The band with what might be the coolest name in rock music…

June 27th, 2008 at 8:01 am

Someone Still Loves You Boris Yeltsin

Will be at George’s Majestic Lounge on Saturday night.

And — perhaps because of the moniker — they’re on the rise, too.

Someone Still Loves You Boris Yeltsin is from Springfield, Mo., on PolyVinyl Records, a one-time home to such well-known indie acts as Architecture in Helsinki, Rainer Maria and Of Montreal.

SSLYBY appeared on “Last Call with Carson Daly” on Tuesday evening, a re-run of a previous show. The band is touring on the strength of “Pershing,” the 2008 album called “perfect pop music with delightful imperfections.”

They will be joined by locals Apartment 5, A Good Fight and Memphis Pencils. Admission is $7; the show starts at 9 p.m.

Here is a video of Someone Still Loves You Boris Yeltsin performing “Think I Wanna Die”:

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  • statesman

    I’m amazed SSLYBY doesn’t play Fayetteville regularly, and I wonder if the fact that they don’t says anything about the perception of the town outside of NWA these days. Springfield-to-Fayetteville is an easy, easy trip, and SSLYBY is still at that stage where they haven’t outgrown college-town clubs the size of George’s, but I guarantee they’ve played more shows in STL, KC, Columbia and Lawrence over the past four or five years than they have in NWA.

  • Kevin Kinder

    That’s an interesting thought. I know those who booked the show have been trying for months to get them down here, but I’m not sure the reasons for the delay.

    I get the feeling, from looking at the live music listings every week, that there are far more bands from Fayetteville playing Tulsa, Little Rock, Springfield and some of the cities you mention than there are bands from those cities playing gigs here.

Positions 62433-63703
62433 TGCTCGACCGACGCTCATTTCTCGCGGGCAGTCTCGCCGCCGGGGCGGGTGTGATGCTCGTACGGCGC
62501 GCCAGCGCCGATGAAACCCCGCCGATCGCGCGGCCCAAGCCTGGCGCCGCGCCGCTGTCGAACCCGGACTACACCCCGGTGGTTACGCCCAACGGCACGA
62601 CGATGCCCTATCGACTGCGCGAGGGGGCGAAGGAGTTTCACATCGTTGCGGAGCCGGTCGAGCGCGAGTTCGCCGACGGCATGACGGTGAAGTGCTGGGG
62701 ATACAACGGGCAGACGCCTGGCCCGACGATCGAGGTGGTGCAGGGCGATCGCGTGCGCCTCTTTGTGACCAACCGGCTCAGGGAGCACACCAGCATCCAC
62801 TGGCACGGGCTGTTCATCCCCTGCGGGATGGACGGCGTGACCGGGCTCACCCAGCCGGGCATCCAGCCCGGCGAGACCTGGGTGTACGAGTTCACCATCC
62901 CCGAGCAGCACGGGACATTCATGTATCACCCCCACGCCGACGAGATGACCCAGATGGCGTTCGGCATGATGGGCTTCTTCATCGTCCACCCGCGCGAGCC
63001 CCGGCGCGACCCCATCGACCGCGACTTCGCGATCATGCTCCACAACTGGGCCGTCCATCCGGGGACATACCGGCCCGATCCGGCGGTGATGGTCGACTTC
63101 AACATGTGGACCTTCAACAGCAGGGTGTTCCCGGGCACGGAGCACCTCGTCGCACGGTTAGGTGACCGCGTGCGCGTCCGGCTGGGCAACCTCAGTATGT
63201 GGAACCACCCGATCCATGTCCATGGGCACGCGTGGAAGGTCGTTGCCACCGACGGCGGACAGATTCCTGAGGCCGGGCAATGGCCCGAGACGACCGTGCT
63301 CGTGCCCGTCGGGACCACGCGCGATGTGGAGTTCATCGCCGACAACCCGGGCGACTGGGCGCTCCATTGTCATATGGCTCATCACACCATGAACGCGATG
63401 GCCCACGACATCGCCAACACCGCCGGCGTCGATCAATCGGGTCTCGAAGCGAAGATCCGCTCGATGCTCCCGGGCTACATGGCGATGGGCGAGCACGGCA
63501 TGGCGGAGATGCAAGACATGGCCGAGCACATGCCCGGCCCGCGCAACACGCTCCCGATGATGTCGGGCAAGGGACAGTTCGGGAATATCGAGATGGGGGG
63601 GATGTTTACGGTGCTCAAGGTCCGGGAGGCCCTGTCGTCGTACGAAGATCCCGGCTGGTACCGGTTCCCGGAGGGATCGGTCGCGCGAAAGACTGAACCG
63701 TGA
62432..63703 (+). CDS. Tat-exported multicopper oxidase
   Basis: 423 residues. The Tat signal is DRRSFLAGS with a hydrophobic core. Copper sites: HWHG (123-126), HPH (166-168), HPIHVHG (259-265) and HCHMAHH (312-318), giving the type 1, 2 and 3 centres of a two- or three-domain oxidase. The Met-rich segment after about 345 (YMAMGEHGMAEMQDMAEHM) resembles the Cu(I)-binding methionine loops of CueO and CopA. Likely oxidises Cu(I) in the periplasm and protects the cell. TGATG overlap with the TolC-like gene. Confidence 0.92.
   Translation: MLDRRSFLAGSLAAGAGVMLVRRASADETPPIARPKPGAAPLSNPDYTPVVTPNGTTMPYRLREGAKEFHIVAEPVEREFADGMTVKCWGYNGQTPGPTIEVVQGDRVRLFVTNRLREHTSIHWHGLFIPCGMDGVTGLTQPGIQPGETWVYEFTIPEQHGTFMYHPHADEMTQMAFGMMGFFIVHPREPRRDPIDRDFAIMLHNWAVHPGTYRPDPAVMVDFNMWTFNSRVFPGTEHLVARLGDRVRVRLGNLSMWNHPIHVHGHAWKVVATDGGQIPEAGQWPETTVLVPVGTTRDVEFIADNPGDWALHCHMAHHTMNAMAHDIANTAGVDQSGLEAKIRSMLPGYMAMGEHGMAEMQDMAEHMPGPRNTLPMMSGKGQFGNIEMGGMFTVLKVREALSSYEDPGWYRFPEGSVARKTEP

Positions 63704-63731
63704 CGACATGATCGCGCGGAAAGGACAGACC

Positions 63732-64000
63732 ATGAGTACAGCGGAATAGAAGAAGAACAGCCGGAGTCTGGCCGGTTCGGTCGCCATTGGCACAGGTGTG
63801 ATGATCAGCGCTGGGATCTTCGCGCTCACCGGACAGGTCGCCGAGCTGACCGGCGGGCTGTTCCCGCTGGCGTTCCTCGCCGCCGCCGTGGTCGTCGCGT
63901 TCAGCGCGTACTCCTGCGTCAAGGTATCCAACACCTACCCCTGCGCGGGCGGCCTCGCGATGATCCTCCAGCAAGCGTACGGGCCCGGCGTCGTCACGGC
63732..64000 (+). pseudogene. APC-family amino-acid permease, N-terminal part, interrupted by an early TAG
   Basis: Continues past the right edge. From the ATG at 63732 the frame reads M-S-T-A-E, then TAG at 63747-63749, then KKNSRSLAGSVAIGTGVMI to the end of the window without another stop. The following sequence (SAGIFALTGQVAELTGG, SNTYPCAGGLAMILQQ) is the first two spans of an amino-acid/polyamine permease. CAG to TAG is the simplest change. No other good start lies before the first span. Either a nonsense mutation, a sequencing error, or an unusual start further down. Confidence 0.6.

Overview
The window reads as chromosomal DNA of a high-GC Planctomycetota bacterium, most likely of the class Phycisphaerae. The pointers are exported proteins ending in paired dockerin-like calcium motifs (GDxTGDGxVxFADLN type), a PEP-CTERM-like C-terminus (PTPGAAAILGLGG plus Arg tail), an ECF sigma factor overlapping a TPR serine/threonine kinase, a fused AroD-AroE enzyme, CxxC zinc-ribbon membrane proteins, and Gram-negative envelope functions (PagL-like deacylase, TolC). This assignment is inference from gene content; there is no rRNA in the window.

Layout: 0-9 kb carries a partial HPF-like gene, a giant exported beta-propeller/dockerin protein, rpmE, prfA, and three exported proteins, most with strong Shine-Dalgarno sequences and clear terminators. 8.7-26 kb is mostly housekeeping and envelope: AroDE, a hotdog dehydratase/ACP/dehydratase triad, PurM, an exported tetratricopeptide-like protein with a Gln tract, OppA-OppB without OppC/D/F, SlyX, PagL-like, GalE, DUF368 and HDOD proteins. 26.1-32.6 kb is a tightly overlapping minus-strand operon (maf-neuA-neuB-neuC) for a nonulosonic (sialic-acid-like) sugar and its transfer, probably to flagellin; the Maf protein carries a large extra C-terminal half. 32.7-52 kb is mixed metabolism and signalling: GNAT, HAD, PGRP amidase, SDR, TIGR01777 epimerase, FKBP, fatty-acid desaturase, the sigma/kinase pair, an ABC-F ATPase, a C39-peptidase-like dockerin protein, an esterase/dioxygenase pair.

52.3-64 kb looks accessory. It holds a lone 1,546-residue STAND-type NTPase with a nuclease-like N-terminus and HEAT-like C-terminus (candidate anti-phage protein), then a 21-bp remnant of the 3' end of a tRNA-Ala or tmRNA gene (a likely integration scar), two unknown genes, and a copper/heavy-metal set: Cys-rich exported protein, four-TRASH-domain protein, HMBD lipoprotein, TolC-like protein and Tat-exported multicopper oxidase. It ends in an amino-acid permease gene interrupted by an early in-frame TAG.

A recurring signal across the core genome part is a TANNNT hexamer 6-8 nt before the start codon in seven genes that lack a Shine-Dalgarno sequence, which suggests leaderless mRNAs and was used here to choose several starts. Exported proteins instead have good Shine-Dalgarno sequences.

• statesman

    My extremely uneducated guess has always involved interstate routes. A touring band with little knowledge of the area would probably stick to OKC, Tulsa, Springfield and STL via I-44, Lawrence, KC, Columbia and STL via I-70, and/or OKC, Little Rock and Memphis via I-40, rather than make a detour down or up 540 and 71 to get to Fayetteville. It’s not an inaccessible town by any means, but it might be just inconvenient enough to skip. I haven’t talked to enough musicians to see if this is the case, nor have I talked to enough promoters to learn whether they have to sweeten the pot a little more around here than clubs in similarly sized towns closer to established touring routes.

    Fayetteville could probably benefit from having two or three bands circle the region together regularly — a sort of touring local showcase — as a way of networking with groups outside of Little Rock. Again, with no evidence to really back this up, I sometimes feel like few local bands feel a responsibility to reach out to their favorite bands from neighboring states and to encourage them by hook or by crook to start paying more visits. The local musicians ostensibly get out to clubs outside of NWA a lot more often than local promoters do, after all.